Integrate a MySQL Database

This IT Pro Challenge virtual lab shows learners how to use Microsoft Visual Studio to modify an ADO.NET file with code that accesses a database for a MySQL server, creates a MySQL table, and populates and then retrieves data from the table. Learners will test their work using a web application.

45 minutes
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In this IT Pro Challenge, learners will understand how to use Microsoft Visual Studio to modify an ADO.NET file to write code that will create a MySQL table, access an Azure Database for MySQL server, adds data to the table, and then retrieves data from the MySQL table. Learners will gain experience opening/closing connections, using for each statement, and try/catch blocks. The skills acquired in this hands-on lab are useful for a career as a software developer, system developer, or database administrator or developer.


The scenario for this hands-on lab is that you are a developer, and your company is migrating its primary web application from an on-premise datacenter to Azure. Your job is to write code to access an Azure database for the MySQL server used by the web application. You need to write code to create the MySQL table, populate the table with data, and retrieve data from the table. As a proof of concept, you will test your code and configuration using a test page that is part of the web application.

Configure the MySQL connection

To begin the lab, you need to sign in to the Azure portal, open a Remote Desktop client connection to the virtual machine, and then sign in to the Azure portal from that virtual machine. Then you need to navigate to the Connection security page of the provided Azure Database for MySQL server and add the client IP address to the firewall rules. Lastly, you need to copy the ADO.NET connection string and replace the values for {host_name}, {your_database}, {your_username}, and {our_password} with ones provided in the lab. Make a note of the new connection string.

Open the challenge project

Next, you will open the provided solution file, which will open Microsoft Visual Studio and add the MySQLData NuGet package to the project. Open the web.config file and set the testType appSetting.

Write the code for the CreateTable method

Now, in Microsoft Visual Studio, you will open the provided *.cs file and make the following changes:

  • Create a string variable in the CreateTable method definition containing SQL code that creates a table identified by the tableName parameter that supports the VendorData class
  • Use the ConnectionString field to open a connection to the Azure Database for MySQL server
  • Test to see if the table exists; if it doesn’t, create it
  • Create a SQL statement that clears all the table rows and executes the SQL statement

Example: string tableSQL = $"CREATE TABLE {tableName}(ID INT, Name VARCHAR (100), Industry VARCHAR(100));"; using (var conn = new MySqlConnection(this.ConnectionString)) { conn.Open(); using (var cmd = new MySqlCommand(tableSQL, conn)) { try { cmd.ExecuteNonQuery(); } catch { } } string clearSQL = $"DELETE FROM {tableName};"; using (var cmdClear = new MySQLCommand(clearSQL, conn)) { cmdClear.ExecuteNonQuery(); } conn.Close(); }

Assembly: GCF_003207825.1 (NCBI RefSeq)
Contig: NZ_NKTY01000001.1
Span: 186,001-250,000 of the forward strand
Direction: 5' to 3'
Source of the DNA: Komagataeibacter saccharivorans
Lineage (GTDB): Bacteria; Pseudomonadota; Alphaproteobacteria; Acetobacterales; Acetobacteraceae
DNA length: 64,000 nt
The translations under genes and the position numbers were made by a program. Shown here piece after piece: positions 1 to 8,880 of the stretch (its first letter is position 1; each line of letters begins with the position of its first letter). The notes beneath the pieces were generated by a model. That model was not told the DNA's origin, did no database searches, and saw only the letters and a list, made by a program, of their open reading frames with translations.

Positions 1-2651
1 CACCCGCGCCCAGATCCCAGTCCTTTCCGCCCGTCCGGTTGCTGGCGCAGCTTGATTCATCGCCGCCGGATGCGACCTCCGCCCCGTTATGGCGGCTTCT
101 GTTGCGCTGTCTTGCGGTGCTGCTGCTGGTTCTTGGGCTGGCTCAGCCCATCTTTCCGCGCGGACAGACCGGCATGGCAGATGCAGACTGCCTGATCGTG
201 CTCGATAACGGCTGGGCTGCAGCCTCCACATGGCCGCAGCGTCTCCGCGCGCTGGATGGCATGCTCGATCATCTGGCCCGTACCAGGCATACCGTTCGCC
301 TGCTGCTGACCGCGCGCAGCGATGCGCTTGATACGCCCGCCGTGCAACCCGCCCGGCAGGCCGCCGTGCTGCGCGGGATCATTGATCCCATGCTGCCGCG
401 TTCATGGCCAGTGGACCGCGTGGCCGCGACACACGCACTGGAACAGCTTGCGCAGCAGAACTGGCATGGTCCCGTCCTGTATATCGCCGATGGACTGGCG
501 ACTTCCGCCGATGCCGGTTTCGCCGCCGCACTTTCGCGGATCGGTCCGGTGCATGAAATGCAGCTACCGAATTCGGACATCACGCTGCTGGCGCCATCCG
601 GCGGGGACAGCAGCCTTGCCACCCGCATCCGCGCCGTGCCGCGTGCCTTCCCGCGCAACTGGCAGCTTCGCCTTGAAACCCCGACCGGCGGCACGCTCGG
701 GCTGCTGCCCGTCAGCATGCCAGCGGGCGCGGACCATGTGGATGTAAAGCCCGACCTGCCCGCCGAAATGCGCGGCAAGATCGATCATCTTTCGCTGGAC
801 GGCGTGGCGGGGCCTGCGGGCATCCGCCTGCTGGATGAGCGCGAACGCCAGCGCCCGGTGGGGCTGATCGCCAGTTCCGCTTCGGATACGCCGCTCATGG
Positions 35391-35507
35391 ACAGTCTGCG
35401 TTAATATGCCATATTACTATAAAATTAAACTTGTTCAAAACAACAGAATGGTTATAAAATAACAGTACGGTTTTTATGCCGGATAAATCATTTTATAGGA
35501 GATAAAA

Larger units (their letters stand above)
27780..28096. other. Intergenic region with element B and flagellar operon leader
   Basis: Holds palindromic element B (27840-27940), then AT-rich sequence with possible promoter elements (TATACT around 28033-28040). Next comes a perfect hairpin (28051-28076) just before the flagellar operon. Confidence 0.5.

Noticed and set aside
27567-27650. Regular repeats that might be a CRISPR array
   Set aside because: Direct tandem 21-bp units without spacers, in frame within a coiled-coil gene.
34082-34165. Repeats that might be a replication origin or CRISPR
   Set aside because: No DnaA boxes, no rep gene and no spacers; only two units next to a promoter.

Write the code for the LoadData method

In the same *.cs file that you just edited, you will write code that instantiates a MySqlCommand variable, which inserts a row into the table identified in the tableName parameter. You will then write code that iterates through the VendorData items that are in the vendors parameter; insert a row into the table for each VendorData object.

Example: var sql = $"INSERT INTO {tableName}(ID, Name, Industry) VALUES(@ID, @Name, @Industry);"; using (var conn = new MySqlConnection(this.ConnectionString)) { using (var cmd = new MySqlCommand(sql, conn)) { cmd.Parameters.Add("@ID", MySqlDbType.Int32); cmd.Parameters.Add("@Name", MySqlDbType.String); cmd.Parameters.Add("@Industry", MySqlDbType.String); conn.Open(); foreach (var vendor in vendors) { cmd.Parameters["@ID"].Value = vendor.ID; cmd.Parameters["@Name"].Value = vendor.Name; cmd.Parameters["@Industry"].Value = vendor.Industry; cmd.ExecuteNonQuery(); } conn.Close(); } }

Write the code for the GetData method

Finally, in the *.cs file you’ve been using throughout the lab, you need to write code to instantiate a List of VendorData objects in the GetData method, instantiates a MySqlConnection variable using the connectionString field and a MySqlCommand variable to retrieve all rows defined in the tableName parameter. Then, you need to iterate through the results and add a VendorData instance to the list and return that list of VendorData objects.

Example: var result = new List(); var SQL = $"SELECT * FROM {tableName};"; using (var conn = new MySqlConnection(this.ConnectionString)) { using (var cmd = new new MySqlCommand(sql, conn)) { conn.Open(); var rdr = cmd.ExecuteReader(); while (rdr.Read()) { result.Add(new VendorData { ID = (int)rdr["ID"], Industry = rdr["Industry"].ToString(), Name = rdr["Name"].ToString() }); } conn.Close(); } }

Test the application

Finally, you will test all your work by running the application, pasting the connection string into the appropriate field, and clicking Test. If your code was correct, you will see a web page that tells you that you successfully uploaded vendor data to MySQL and successfully downloaded vendor data.

Summary Conclusion

By taking this virtual lab, you will learn how to programmatically access an Azure Database for MySQL, creating code for three methods. You will learn how to configure the MySQL connection and how to test your code changes.